Last, but certainly not least, I looked at the pitching match-ups for this weekend and I have to applaud Porter for the way he’s looking at this series. Porter may not know the MLB rule book about pitcher substitutions, but he does know the only way to beat Texas is to attack their vulnerabilities. Thus, his first two starters this weekend. Tonight, Alexi Ogando goes for the Rangers against the Astros’ Dallas Kuechel. No, not because his first name is Dallas. Keuchel has a rather unremarkable MLB career stat line of 3-9 with a 5.22 ERA, including 0-1, 4.96 in 2013. Keuchel hasn’t started a game in 2013. Why is this a good move by Porter? Not only is Keuchel a lefthander, which the Rangers have not been handling well lately, but he also made one of his 16 starts in 2012 against Texas, where he went 5+ innings and gave up only one run.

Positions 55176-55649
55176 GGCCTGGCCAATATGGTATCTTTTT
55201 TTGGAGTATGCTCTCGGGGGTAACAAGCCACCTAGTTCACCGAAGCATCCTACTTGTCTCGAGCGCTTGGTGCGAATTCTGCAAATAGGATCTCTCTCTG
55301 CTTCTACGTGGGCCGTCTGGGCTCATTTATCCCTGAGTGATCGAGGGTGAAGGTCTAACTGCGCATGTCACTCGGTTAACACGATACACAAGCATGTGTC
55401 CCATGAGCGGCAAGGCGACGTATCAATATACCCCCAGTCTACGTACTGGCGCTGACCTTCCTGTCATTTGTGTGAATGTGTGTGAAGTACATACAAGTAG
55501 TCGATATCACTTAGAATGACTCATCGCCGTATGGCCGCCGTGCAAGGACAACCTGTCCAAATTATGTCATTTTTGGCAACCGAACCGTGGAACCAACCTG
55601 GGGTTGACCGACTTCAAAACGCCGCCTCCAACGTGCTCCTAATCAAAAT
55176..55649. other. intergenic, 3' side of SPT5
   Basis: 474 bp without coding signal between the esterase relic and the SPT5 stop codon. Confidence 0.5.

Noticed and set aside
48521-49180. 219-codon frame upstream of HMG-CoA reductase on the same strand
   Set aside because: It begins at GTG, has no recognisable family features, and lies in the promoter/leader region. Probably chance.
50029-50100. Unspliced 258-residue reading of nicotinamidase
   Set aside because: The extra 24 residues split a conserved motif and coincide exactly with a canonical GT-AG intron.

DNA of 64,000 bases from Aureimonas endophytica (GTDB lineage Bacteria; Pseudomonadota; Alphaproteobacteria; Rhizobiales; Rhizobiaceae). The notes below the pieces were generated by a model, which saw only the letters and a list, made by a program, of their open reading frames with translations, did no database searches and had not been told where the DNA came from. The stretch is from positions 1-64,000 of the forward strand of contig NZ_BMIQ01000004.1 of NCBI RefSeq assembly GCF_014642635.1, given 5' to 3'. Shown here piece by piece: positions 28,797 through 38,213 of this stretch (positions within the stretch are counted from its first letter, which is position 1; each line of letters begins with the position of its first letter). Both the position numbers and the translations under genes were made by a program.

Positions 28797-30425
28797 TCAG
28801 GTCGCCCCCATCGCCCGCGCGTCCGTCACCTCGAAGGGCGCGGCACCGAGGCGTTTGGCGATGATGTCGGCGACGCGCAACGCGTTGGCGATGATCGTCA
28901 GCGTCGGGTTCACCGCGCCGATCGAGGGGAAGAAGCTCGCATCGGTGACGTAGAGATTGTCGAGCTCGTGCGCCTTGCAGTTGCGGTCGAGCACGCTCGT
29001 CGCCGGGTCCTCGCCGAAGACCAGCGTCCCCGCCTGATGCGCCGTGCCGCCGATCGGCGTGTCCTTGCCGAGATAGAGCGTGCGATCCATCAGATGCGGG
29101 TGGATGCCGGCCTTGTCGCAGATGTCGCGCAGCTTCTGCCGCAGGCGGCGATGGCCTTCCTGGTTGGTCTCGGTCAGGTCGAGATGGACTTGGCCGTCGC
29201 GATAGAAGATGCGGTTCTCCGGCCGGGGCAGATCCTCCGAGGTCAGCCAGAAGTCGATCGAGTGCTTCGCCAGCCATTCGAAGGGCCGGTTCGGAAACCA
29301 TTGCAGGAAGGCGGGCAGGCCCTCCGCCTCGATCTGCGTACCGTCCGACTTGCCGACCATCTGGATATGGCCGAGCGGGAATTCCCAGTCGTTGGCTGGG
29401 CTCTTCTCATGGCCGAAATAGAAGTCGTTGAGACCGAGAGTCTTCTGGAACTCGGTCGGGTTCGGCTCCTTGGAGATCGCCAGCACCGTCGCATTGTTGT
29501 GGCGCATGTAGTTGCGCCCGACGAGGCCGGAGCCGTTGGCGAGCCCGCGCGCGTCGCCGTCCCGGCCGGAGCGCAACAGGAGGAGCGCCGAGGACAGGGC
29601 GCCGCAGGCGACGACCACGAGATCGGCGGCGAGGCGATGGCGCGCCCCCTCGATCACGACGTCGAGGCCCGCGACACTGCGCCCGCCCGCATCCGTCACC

On Saturday, Porter is following up by throwing Erik Bedard against Yu Darvish. Bedard has failed so spectacularly as a starter for the Astros, Porter moved him into the bullpen a couple weeks ago. Now, suddenly, here’s Bedard back in the rotation. Huh?
Porter knows Bedard has pretty much sucked this year: 0-2 with a 7.36 ERA. Oh yeah, except against the Rangers. Once again, Bedard is a lefty. He also faced Texas on Opening Day, throwing the last 3.1 innings to get the save in Houston’s shocking win. For his career, Bedard is a decent 5-4, 3.36 against the Rangers.
The Rangers could very well sweep the series against Houston, but I’ll grant the Astros this: their manager is putting them into the absolutely best position to win that he can.
A year ago, I engaged in an exercise to determine where Texas Rangers skipper Ron Washington stood on the all-time wins chart compared to other African-American managers in major league baseball.